Jim Worland Guitars. | 2010 | Luthier Interview
TT: Thanks for taking the time to speak to us, Jim. I know you’ve been building guitars for some time now, would you like to share with us your journey in lutherie?
JW: I have been playing guitar since I was a kid, mainly fingerstyle and classical but I was unhappy with the steel string guitars available for fingerstyle. I wanted something custom, a smaller body with a wider neck like a classical but for steel strings.
In 1991, with my background in engineering and woodworking I decided a custom guitar would make a challenging project, so I got a book at the library and started building. That crudely made guitar was a revelation in how much better a handmade guitar could play and sound versus a modern factory guitar.
I made some more acoustic guitars and eventually my hobby got out of control and I started Worland Guitars in 1997 as a full time luthier and have been building custom guitars ever since.
From custom made acoustic guitars I have branched out into more interesting designs such as harp guitars, electric guitars, folk instruments and guitars which are a combination of various elements. I also teach guitar building and repair and have several young proteges who are continuing the traditions into the next generation.
What I enjoy most is collaborating with adventurous artists to design and build a custom instrument that will provide them with the tools for furthering their musical pursuits.
TT: So would be fair to say that you are a self taught luthier?
JW: Yes, I am largely self taught although I am active in lutherie organizations like the Guild of American Luthiers which is a great resource for learning about instrument construction. In retrospect it would have been nice to have formal training but there were not as many opportunities back then as there are now.
Doing repairs on guitars is the best way to learn what works and what doesn’t. Applying that knowledge to building new instruments helps to avoid repeating the mistakes of the past so the new guitars will last well into the future. Every repair I do is a great education.
TT: Could you share with us your build philosophies? Do you build mostly fingerstyle guitars?
JW: I build all sorts of custom instruments mainly in the guitar family. I have made everything from Renaissance lutes to electric basses, even guitar effects pedals. I’ll make whatever a customer wants. I particularily like to build something unusual, epsecially multi-stringed instruments like harp guitars. Like I say, I enjoy collaborating with customers who want something unique.
TT: And what challenges do the multi-strings pose compared to standard 6 strings?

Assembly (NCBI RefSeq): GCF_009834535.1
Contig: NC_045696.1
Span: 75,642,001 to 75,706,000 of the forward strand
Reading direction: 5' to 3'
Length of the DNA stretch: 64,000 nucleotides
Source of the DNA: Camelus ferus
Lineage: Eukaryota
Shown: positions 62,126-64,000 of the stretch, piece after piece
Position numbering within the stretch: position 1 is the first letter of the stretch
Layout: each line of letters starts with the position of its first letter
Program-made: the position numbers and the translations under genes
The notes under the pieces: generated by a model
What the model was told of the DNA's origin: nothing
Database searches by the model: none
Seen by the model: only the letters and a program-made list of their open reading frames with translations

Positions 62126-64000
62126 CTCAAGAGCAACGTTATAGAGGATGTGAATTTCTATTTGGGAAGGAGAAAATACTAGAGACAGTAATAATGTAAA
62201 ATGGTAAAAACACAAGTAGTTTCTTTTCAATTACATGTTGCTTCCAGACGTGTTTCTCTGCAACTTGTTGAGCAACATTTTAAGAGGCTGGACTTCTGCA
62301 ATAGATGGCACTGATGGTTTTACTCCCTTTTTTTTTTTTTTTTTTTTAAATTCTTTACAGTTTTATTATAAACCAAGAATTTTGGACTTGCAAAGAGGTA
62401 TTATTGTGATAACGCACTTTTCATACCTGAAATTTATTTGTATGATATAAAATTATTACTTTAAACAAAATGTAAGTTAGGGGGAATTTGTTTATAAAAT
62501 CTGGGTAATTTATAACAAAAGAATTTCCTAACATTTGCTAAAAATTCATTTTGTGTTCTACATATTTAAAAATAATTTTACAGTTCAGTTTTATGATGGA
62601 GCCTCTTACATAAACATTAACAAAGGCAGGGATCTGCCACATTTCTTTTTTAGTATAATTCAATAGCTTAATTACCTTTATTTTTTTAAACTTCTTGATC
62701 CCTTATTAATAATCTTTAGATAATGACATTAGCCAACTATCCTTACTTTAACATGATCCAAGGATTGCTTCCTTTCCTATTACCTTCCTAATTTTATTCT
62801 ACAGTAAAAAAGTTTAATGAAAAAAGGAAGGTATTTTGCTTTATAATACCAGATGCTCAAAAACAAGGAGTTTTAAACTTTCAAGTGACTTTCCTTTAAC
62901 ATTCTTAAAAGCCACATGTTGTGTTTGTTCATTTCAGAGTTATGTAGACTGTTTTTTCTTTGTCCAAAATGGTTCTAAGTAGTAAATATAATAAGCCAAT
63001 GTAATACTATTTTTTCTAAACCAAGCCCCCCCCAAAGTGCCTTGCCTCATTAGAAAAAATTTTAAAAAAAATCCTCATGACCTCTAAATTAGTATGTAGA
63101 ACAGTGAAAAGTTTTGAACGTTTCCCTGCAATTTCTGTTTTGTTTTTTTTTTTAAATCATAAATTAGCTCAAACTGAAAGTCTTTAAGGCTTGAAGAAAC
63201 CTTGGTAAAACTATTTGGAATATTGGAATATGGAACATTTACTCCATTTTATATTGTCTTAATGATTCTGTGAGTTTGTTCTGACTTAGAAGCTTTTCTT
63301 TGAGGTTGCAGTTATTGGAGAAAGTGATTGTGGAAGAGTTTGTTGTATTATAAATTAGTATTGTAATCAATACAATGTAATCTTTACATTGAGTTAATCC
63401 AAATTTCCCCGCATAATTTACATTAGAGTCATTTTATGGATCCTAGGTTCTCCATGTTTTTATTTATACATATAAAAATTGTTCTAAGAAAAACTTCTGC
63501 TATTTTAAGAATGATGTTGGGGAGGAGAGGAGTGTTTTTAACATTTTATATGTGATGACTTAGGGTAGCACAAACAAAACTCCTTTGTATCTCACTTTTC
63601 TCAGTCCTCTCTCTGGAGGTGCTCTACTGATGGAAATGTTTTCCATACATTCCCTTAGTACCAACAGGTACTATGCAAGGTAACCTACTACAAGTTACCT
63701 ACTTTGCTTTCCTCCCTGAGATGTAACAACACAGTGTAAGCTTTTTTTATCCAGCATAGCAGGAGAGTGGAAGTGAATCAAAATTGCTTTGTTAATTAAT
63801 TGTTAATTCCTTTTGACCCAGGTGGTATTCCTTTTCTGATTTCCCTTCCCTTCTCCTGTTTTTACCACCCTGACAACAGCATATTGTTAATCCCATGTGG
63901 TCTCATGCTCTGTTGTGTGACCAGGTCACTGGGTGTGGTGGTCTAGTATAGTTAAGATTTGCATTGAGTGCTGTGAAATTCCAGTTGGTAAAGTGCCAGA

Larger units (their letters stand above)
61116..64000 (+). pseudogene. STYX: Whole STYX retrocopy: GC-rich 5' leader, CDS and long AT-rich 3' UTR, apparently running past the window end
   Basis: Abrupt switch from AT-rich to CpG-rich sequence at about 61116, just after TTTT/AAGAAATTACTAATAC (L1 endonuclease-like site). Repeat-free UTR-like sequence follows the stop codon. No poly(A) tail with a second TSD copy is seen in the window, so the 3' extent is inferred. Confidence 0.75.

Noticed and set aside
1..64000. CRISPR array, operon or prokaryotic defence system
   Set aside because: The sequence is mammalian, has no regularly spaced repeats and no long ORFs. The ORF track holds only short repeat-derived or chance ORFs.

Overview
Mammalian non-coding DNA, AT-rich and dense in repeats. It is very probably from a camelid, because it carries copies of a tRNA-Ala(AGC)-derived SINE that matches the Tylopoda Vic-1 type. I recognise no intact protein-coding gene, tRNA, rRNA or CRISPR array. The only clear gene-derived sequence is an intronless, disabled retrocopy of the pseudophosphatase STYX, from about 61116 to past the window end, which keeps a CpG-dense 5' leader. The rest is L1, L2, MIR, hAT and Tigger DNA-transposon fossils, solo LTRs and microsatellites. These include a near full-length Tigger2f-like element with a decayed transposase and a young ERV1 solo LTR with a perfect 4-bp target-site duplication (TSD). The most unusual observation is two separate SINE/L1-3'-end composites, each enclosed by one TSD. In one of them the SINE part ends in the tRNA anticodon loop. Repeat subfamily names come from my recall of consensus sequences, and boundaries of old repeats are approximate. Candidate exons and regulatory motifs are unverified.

JW: There is no standard harp guitar design so they involve a lot more design work. Every customer wants something unique; a different number of strings, different string layout, different tunings, so i have to work out all of the physics of string lengths and gauges and then design a nice fluid shape around that.
Some harp guitars have 500 pounds of string tension, about 3 times that of a 6 string, so they must be built to withstand the extra stress while still having a nice, open and balanced sound.
Then there is the issue of ergonomics. All of those strings have to be accessible to the player, easy to tune and the instrument has to be balanced and easy to hold.
Every time I build a harp guitar I am designing an entirely new instrument from a blank sheet of paper and there are many construction challenges along the way. I have to cut my own woods since no wood suppliers carry woods big enough for a harp guitar. Perhaps the biggest challenge is fitting so many tuning machines together in a small space and keeping them accessible for easy tuning.
TT: With your harp guitars there are a few terms which I would like to ask about: super treble & sympathetic strings….
JW: Most harp guitars have sub bass strings for adding deep bass notes. To further extend the rage some players like to add high notes as well, so a bank of short thin strings called super trebles is added to the treble side of the body. There are usually 8 strings tuned diatonically for one octave although I have also used 12 strings for 1-1/2 octaves.
Sympathetic strings are most commonly heard on the Indian sitar. They run through a hollow neck and vibrate sympathetically with the notes being played making a buzzing drone sound. On a sympathetic string guitar the neck is hollow with up to 12 strings running through it and buzzing on a jawari bridge inside the guitar giving it an exotic sound. Luthier Fred Carlson pioneered the sympathetic string guitar, and I used a similar concept on a harp guitar that included sub bass and super treble strings for a total of 32 strings!
TT: With so many strings, ergonomics would come into play surely?
JW: Yes, ergonomics is the main consideration in design since the instrument must be easy to hold and to play. With so many strings and tuning machines harp guitars are inherently difficult to tune so the tuners must be easily accessible to the player. If the harp guitar is too bulky or top heavy it is difficult to hold so the weight balance is important.
TT: And does your wood selection for harp guitars differ from standard steel strings?
JW: The wood selection only differs in that harp guitars require much larger pieces of wood. No one sells wood in harp guitar sets like they do for regular guitars so I either have the wood cut special or I buy it in large planks and saw it up myself.